Haneda Chronogate – package processing to rival the North Pole

If Santa and his elves find themselves overwhelmed with preparing and delivering Christmas packages, they would do well to turn to Haneda Chronogate for help.

Opened in 2013, Haneda Chronogate is the flagship facility of Yamato Holdings Co., Ltd. (also known as “kuro neko”), the shipping firm that first conceived and developed TA-Q-BIN, express package delivery, both c-to-c and b-to-c.  As a package processing and logistics terminal Haneda Chronogate operates 24/7, 365 days a year, to ensure that packages are delivered quickly and efficiently.  Although only 1 of 71 hub terminals operated by Yamato across Japan, it is the largest and most sophisticated.  And its location, just outside Haneda Airport, enables it to send and receive international packages as well.


With advance reservations, Haneda Chronogate offers free 90-minute tours in several languages, enabling visitors to learn about the TA-Q-BIN business and see first-hand just how packages are sorted and processed.  For tourist with curiosity about how things work, this is a great peek behind the scenes.

The tour begins with a display called 100 Thanks, highlighting key milestones in the history of the Yamato group, which will celebrate its 100th anniversary in 2019.

Visitors then view a video introducing the TA-Q-BIN business and the Haneda Chronogate facility before moving into the “visitor’s corridor”, a route that allows visitors to see the cross-belt system of conveyor belts that enables speedy tagging and sorting of packages.

The conveyor belts move swiftly along pushing packages off into various sorting bins based on their destinations, using information scanned and coded when the packages are first fed into the system.  It is mesmerizing to watch, but incredible to think of the level of sophistication involved in the system.  It even beats the conveyor belts portrayed in the animated movie “Polar Express”.  (Alas, things moved so fast that in-focus photos were beyond me.)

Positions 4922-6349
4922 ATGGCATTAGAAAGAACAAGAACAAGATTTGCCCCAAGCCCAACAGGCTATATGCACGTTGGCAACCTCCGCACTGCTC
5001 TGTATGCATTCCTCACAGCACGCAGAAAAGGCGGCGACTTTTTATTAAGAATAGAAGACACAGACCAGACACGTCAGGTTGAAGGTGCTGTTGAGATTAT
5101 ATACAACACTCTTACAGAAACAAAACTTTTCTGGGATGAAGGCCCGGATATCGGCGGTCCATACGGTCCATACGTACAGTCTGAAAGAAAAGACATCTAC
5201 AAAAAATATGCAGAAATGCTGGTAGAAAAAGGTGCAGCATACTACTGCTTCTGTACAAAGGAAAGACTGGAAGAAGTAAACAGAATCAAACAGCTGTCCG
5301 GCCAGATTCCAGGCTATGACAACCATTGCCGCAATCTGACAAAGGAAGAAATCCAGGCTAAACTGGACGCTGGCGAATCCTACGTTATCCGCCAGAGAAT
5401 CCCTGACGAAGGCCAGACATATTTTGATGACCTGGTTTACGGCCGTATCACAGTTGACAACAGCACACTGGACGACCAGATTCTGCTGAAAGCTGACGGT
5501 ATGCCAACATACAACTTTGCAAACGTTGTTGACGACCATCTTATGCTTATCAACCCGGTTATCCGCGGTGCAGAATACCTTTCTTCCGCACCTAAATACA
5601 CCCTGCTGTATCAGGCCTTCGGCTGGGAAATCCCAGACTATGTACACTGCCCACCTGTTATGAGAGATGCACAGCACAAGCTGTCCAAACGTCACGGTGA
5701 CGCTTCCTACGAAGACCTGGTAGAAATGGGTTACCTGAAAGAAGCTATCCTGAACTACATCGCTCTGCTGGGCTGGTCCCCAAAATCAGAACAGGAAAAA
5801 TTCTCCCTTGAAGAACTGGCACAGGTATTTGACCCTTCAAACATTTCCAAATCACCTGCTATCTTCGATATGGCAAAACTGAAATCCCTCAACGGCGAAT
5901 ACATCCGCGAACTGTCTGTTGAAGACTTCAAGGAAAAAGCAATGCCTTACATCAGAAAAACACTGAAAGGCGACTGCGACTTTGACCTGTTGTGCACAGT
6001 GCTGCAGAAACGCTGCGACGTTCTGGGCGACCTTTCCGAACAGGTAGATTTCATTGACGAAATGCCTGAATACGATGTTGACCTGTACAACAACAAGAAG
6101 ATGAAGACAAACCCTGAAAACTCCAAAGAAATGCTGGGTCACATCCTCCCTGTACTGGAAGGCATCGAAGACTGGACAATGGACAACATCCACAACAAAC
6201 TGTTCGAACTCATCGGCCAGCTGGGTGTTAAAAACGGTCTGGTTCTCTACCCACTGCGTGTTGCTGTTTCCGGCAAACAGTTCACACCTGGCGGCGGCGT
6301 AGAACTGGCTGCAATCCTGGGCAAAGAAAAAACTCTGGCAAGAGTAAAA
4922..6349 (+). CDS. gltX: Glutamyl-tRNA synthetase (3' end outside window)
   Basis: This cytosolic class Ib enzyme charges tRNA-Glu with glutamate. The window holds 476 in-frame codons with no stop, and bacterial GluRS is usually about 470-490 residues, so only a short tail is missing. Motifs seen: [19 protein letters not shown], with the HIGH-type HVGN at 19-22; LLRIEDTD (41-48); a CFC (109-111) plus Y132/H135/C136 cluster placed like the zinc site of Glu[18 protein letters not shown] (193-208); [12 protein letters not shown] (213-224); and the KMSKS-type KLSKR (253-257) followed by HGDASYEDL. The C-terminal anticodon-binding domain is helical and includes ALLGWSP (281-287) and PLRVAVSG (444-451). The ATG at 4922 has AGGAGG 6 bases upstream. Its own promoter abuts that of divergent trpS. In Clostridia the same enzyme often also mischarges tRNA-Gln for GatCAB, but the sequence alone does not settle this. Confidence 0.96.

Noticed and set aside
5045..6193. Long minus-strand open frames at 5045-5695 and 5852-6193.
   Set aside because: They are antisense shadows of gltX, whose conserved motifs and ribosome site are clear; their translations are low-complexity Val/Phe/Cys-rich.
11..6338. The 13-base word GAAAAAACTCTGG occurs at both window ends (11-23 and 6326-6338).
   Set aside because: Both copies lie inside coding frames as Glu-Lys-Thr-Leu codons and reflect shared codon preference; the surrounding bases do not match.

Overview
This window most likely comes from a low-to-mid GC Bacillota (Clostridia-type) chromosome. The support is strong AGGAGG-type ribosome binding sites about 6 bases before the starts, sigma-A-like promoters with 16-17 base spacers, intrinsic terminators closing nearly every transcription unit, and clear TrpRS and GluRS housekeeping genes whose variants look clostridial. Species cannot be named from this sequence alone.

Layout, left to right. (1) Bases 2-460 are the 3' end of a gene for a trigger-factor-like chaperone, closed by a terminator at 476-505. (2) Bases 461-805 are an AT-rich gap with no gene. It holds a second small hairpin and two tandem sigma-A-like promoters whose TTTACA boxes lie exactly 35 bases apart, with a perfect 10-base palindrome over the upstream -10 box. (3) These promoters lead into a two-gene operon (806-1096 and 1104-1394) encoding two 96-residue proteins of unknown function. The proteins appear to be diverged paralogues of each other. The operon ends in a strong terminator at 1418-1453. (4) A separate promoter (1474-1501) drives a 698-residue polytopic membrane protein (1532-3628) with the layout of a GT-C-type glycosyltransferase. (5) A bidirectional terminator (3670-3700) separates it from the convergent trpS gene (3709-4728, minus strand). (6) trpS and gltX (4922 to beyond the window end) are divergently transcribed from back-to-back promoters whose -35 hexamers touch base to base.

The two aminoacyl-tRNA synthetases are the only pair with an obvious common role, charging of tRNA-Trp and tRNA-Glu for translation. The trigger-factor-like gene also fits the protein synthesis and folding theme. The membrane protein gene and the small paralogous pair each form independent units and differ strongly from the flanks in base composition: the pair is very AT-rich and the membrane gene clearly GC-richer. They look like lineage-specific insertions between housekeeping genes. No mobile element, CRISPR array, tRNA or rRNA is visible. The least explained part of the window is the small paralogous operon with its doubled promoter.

Short videos are shown at intervals on the route–using an elevator motif (a la Willie Wonka’s elevator) to give visitors a sense that they are moving throughout the facility–show not only the arrival and preliminary treatment of packages, but also how packing materials get tested, how some business inventories are maintained on-site to stock orders and ship them out, and how an on-site home appliance repair shop provides same-day pick-up, repair and return services.

The next stop is the Central Control Room, which monitors all the activity in the facility simultaneously.  It is a nerve center to rival NASA’s Mission Control, yet there is so much automation that only one person is required to staff it.


Finally, an exhibition hall provides a last look at the services and work of the Yamato group, include some of their recent innovations for customer convenience, such as expanded partnerships with local convenience stores.  In this room, you will also have a chance to collect a few Yamato souvenirs while trying out for yourself FRAPS, the “Free Rack Auto Pick System” Yamato has developed to facilitate rapid filling of stock orders.

To operate around the clock as it does, Haneda Chronogate employs 2,000 people.

Yamato handles 47% of all package delivery in Japan.  In 2015, that was 1.7 billion packages.  Even Santa has to be impressed!

Haneda Chronogate is located a 5 minute walk from Anamori-inari station on the Keikyu line (just 2 stops from Haneda Airport).  Tours take place from 9:30 am and 3:00 pm (you must arrive 30 minutes before the start time), daily except Monday (and some national holidays).  To reserve a tour, go to http://www.yamato-hd.co.jp/english/hnd-chronogate/reservation.html or send an email to kengakuh@kuronekoyamato.co.jp.

Postscript:  On Christmas morning, while my Christmas stocking remained empty (I heard a rumor that Santa focuses his efforts on children, so it’s okay), the Kuroneko delivery man brought me two packages–presents from friends.

© 2016 Jigsaw-japan.com and Vicki L. Beyer
We’re thrilled if you share this; if you want to re-use in any other way, please request permission.

Leave a Reply

Fill in your details below or click an icon to log in:

WordPress.com Logo

You are commenting using your WordPress.com account. Log Out /  Change )

Facebook photo

You are commenting using your Facebook account. Log Out /  Change )

Connecting to %s